- Social Research Association - An organisation open to social research practitioners and trainees and those with an interest in social research. Has a short careers section with links to other useful websites.
- Association for Qualitative Research - has very useful list of qualitative research organisations and consultancies in a wide range of sectors.
- British Association for Counselling and Psychotherapy. Information on careers and training routes in counselling.
- British Association of Sports and Exercise Sciences (BASES). This professional body exists to promote excellence in sport and exercise sciences. It offers accreditation for individuals, groups and laboratories.
- Careers in sport - Careers Service helpsheet (login required).
- Chartered Institute for Personnel and Development. Professional body for fields of human resources, training etc. Includes careers information as well as a wide variety of information on training and current trends and opinion
- UKSport. Has a useful vacancies board.
- Health Policy - check out organisations like the King's Fund and the Health Foundation
- Sport England
- Institute of Clinical Research
- Management Consultancies Association. Organisation representing consultancy industry. Includes careers resources and vacancy listings.
Jobs as practising Psychologists
- Jobs in the many fields of practising psychology are mainly advertised in the BPS careers supplement Psychologist Appointments.
- The NHS is a major employer of psychologists; all vacancies are advertised in NHS jobs.
- The Civil Service employs occupational psychologists; vacancies are advertised on the Directgov website or through the Civil Service Jobs website.
- Another organisation employing psychologists is the prison service.
Where to look for jobs in Health and Psychology
- Careers Service MyFuture database - look at the vacancies relevant to your subject area and also in the sections 'For PhD Students' and 'For Postdocs'. Use the 'organisations' function to identify potential employers that you may want to work for or could approach speculatively.
- British Medical Journal job board
- Civil Service Fast Stream - entry into the Government Social Research Service is via the Analytical Fast Stream.
- Civil Service jobs - for a range of jobs including practising psychologists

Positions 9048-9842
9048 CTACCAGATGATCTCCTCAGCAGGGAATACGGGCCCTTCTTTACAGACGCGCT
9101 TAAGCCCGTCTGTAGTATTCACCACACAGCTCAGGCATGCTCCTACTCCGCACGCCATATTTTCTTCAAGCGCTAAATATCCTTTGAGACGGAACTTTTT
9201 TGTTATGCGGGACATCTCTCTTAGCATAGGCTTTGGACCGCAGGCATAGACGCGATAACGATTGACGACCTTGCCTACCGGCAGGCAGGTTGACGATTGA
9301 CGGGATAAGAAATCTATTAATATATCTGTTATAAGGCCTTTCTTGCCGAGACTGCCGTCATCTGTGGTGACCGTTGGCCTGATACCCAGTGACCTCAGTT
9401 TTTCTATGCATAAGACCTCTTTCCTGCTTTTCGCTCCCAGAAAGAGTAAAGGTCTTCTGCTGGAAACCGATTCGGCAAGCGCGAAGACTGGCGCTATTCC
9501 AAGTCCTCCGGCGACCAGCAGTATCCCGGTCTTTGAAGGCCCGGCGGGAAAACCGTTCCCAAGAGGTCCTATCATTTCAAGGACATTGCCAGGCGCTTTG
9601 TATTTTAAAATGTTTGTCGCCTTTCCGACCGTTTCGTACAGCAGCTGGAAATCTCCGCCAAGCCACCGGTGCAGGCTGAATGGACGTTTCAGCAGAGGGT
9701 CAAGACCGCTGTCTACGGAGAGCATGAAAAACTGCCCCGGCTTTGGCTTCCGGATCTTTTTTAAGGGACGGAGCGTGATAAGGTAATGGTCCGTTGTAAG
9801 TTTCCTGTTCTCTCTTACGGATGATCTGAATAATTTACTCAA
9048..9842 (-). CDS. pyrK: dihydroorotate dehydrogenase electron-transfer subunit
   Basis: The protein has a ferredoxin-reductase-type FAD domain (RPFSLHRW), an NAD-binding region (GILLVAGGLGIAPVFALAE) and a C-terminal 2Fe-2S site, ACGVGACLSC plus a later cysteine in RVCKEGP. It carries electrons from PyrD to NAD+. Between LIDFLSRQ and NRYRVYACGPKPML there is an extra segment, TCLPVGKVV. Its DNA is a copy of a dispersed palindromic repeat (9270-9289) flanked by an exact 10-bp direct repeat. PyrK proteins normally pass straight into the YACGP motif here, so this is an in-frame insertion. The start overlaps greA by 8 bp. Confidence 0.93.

- Jobsgopublic contains a wide selection of jobs throughout the public sector, including education, health, local and central government and charities.
- Local Government Jobs
- NHS jobs carries all jobs for this major employer.
- Office for National Statistics. Regularly has vacancies for social researchers to design and analyse the many surveys it carries out.
- The Social Research Association has some interesting opportunities in its jobs section.
- The local and national press carries many vacancies, particularly the Guardian on a Wednesday.
- The Research Councils also employ researchers in their work, to assess and review grants among other things, as do other funding bodies.
- ThirdSectorJobs for opportunities in the charitable and voluntary sector.
- JobsinPsychology - for practising psychology jobs
Jobs in industry
This is a huge sector and so we can't provide an exhaustive list. However, these are some of the more popular places to look:
- The national press carries many vacancies, particularly The Guardian.
- Work in the clinical trials field is a possibility for Health postgraduates. The best job sites in this sector are The Institute of Clinical Research, eMedCareers and PharmiWeb.
- If you are interested in science writing, you should try the Association of British Science Writers.
- For those interested in a career in chemical sales and technical specialist roles try individual company websites. For pharmaceutical sales, visit pharmajobs.co.uk.
- MarketingWeek for vacancies in advertising, PR and market research.
- Vacancies in the sports science fields are not often widely advertised, and opportunities are often found via word of mouth. However, UKSport and the British Association of Sports and Exercise Scientists (BASES) do advertise jobs, as do local government organisations and individual sporting organisations, often via their websites.